Hills unveiling treasures: a journey into the wonders of the nature reserves of the Asti region.
The days when the Asti area was not yet the “sea of hills” that we know today are long gone. Thousands of years ago, the sea was really there. Geological upheavals, glaciations, uplifts and other changes in the earth's surface caused the sea to recede from here, leaving a series of rolling sandy and sometimes clayey areas that nature covered with green forests. The arrival of humans, with their desire to live on these heights, did the rest, shaping the hills to their needs in a relentless and stubborn challenge for life. Although these are incredibly distant eras, there are places where these remote pages of history can still be read. There is a museum, the Paleontological Museum of Asti (Fossil Museum), and there are nature reserves set up precisely to safeguard the traces of this ancient geological past. Among these, the protected area of the Nature Reserve of Valleandona, Valle Botto and Val Grande stands out for its extension and paleontological value.
- Camerano Casasco,
An explosion of pristine nature just minutes from the city centre.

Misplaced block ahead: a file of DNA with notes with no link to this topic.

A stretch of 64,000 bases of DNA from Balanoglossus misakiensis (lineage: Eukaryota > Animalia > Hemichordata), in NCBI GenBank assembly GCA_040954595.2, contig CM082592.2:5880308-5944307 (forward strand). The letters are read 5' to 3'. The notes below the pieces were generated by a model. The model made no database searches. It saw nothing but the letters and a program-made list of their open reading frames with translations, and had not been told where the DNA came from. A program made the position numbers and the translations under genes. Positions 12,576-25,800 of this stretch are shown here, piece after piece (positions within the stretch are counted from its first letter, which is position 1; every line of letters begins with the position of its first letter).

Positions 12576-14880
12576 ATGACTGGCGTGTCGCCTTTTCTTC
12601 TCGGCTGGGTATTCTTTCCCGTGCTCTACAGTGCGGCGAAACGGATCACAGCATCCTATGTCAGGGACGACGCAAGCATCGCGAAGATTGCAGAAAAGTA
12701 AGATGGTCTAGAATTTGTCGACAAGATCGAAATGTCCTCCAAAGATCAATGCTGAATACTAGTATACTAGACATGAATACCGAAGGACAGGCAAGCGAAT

In 1985, one of the largest reserves in the Province of Asti was created with this objective in mind. With its 930 hectares, it stretches across the hilly areas on the western outskirts of Asti, including the villages of Settime, Cinaglio and Camerano Casasco. A true oasis of peace, home to countless sea shells that have come down to us intact from the Pliocene era and from the Asti Basin, which was filled with marine life and which today re-emerge among the sands and along the walls that have formed cracks in the hills. Fossils and other more recent stories such as the origin of the geological conformation of certain parts of these valleys. This is the case in the Gorghi di Cinaglio, where the blue clays, which do not allow water to filter through, made it possible to develop traditional hemp processing.
An open-air museum and green trails to rediscover a lost sea.
The area of the fossiliferous outcrops is a place of study and research and can be accessed by making a reservation at the Palaeontological Park and in the presence of a park ranger and qualified nature guides. The woods, on the other hand, are freely accessible and to ease their use, a number of paths have been marked out that can be travelled independently, on foot, on horseback or by mountain bike, with equipped rest areas along the way. A sea in which you do not swim, but which takes you into the harmony of nature's sounds, scents and colours.